• There is a massive amount of evidence around the world that indicates assistive technology can make a difference to the lives of people who wish to live independently and for as long as possible in a place of their choice. Assistive technology is becoming a very important element of healthcare delivery, challenging traditional models of care.The case for New Zealand needs to be made as it plans to meet the many challenges that other countries around the world face in delivering healthcare to their aging population.
  • Transcript

    • 1. The role of assistive technology: an industry perspective Stephen Murray Business Development Manager, Asia Pacific Lisa Capamagian Marketing and Strategy Implementation Manager Tunstall Australasia Pty Ltd
    • 2. How it all began 56 years ago the first medical alarm was developed by Norman Tunstall to support his elderly mother.
    • 3. Tunstall Healthcare • World’s leading telehealthcare solution provider • Global company operating in 46 countries • 600+ Emergency Response Centres (24/7) • 2,964 employees • Assistive Technology Solutions – Manufacturer to ISO, CE Mark European Standards – Monitoring platform and 24/7 Response – Software, including vital sign and patient management system – GPS tracking devices – Training, project management, SOP development and knowledge transfer, consultancy Supporting 4.6 million people worldwide
    • 4. Current Telehealth Projects • • • • • • • • • • • Feros Care – Chronic disease and social engagement TMML – Diabetes RDNS – Chronic disease and medication compliance DVA – In-home Telemonitoring for Veterans Trial - COPD, CHF, CAD, Diabetes Western Health (HUG) – Home Dialysis Alfred Hospital – Cystic Fibrosis Integrated Living – Indigenous Healthcare and Social Support Centacare – Social engagement and medication compliance Calvary Silver Circle – Transition Care (hospital to the home) DHHS Tasmania – Remote patient support LHMA – Residential aged care support 80,000+ telehealth users worldwide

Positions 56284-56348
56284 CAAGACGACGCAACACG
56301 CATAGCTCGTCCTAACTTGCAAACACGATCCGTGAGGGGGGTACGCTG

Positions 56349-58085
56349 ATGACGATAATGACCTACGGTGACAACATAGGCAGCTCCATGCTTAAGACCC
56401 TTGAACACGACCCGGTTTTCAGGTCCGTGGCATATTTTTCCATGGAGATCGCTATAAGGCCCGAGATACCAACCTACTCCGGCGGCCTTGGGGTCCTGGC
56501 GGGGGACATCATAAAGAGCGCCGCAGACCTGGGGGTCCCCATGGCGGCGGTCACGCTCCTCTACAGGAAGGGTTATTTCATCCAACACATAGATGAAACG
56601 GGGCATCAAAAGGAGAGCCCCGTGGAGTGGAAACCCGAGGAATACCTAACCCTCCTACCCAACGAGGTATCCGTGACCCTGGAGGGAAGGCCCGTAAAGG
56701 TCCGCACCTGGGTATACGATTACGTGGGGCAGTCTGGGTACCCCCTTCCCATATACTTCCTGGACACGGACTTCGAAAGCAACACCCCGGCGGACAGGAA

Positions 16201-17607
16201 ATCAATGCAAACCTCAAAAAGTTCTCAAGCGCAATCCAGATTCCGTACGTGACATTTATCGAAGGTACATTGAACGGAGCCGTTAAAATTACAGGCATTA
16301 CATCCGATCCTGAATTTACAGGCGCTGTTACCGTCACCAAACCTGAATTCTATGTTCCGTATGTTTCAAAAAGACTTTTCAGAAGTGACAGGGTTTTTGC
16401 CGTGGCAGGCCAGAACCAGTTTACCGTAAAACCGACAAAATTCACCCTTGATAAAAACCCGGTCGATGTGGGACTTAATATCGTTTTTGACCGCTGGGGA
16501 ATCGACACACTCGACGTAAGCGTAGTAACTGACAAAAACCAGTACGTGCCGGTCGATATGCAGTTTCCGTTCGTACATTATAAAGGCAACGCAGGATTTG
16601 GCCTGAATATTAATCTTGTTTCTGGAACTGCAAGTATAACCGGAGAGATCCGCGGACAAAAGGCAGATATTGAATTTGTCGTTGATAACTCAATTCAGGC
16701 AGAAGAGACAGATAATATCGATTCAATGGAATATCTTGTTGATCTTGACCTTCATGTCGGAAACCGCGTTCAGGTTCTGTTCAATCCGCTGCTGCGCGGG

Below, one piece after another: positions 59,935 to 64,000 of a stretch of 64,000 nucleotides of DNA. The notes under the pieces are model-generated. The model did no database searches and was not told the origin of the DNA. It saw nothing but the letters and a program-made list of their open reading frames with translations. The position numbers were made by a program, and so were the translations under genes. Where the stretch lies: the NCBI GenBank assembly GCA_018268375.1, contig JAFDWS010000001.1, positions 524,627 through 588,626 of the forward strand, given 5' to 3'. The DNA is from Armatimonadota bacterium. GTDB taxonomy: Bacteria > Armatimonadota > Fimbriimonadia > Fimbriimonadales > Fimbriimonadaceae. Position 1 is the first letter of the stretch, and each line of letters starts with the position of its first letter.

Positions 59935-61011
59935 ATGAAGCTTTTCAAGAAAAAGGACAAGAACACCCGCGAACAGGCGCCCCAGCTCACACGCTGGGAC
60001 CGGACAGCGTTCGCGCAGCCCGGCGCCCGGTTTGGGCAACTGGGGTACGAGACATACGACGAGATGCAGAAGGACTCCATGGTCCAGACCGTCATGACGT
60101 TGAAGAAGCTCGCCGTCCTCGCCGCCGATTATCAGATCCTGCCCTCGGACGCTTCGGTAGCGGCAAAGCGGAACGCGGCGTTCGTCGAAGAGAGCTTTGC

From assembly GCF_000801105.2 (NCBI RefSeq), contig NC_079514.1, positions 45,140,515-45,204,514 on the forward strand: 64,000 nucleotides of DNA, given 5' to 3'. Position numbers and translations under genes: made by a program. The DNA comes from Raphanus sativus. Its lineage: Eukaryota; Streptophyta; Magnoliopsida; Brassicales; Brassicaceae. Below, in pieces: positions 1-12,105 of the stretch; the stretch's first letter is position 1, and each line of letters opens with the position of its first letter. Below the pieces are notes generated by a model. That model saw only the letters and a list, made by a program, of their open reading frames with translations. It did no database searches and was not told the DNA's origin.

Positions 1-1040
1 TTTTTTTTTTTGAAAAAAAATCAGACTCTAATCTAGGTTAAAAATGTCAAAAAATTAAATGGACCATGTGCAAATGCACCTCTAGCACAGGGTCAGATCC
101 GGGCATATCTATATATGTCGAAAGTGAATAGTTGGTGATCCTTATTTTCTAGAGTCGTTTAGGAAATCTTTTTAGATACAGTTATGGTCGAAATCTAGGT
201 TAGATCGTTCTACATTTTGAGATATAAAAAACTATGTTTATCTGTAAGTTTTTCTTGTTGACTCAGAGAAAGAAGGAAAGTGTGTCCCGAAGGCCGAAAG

• 5. What we have learned The good, the bad and sometimes the ugly… Image courtesy of Warner Home videos
    • 6. Technology is not infallible and it is not magic
    • 7. Stakeholder engagement
    • 8. You can “teach an old dog new tricks”
    • 9. Patient selection and care planning
    • 10. Is it cost-effective? • • • • • • • • • • • • If structured correctly “Yes” Program must be targeted Clear process for off-boarding clients Effective asset control & equipment recycling Don’t need all the whizz bang gear High definition video is nice but standard definition is just as effective – do you really need video? Supporting remote areas reducing staff travel One nurse can support up to 200 patients remotely Technology costs are reducing Targeting hospital avoidance Apps and BYOD are opening up flexibility and will reduce costs in the near future Co-payments and private pay are the way forward in community care
    • 11. Patient outcomes we have seen • • • • • Stabilisation of BP & BGL Self management of condition Reduction in travel for remote patients Across the board weight loss Video conferencing – adds value to clinical triage – patients enjoy the social contact • Home dialysis – support dialysis machine use – monitor fluid intake – monitor for infections – Increased compliance and reduced hospitalisation
    • 12. Benefits • Increased access to a range of care solutions • Increased quality of life and adherence to treatment regimes • Increased assistance for chronic conditions prevalent with age • Detection of declining health trends (e.g., COPD) • Viable alternative to outpatient or doctor visits • Quality of life and peace of mind • • • • • • Decreased risks associated with predictable factors Decreased ED visits / potentially preventable hospitalizations Decreased nursing home admissions (by up to 77%) Reduced use of patient transport services Decreased burden on care givers Decreasing healthcare costs 13
    • 13. Key messages • Evidence supports telehealth. • Can be cost-effective. • Becoming a very important element of healthcare delivery. • Challenging traditional models of care. The case for New Zealand needs to be made as it plans to meet the many challenges that other countries around the world face in delivering healthcare to their aging population 14
    • 14. Tunstall Healthcare Stephen Murray General Manager Tunstall New Zealand & Asia Pacific Business Development Manager Tunstall Australasia Pty Ltd 306 Cameron Road Tauranga New Zealand 3110 t: f: e: w: +64 7 571 2680 +64 7 571 2685 TunstallAustralasia @tunstallhcare Tunstall-Australasia All slides in this presentation are copyright Tunstall and must only be reproduced with express permission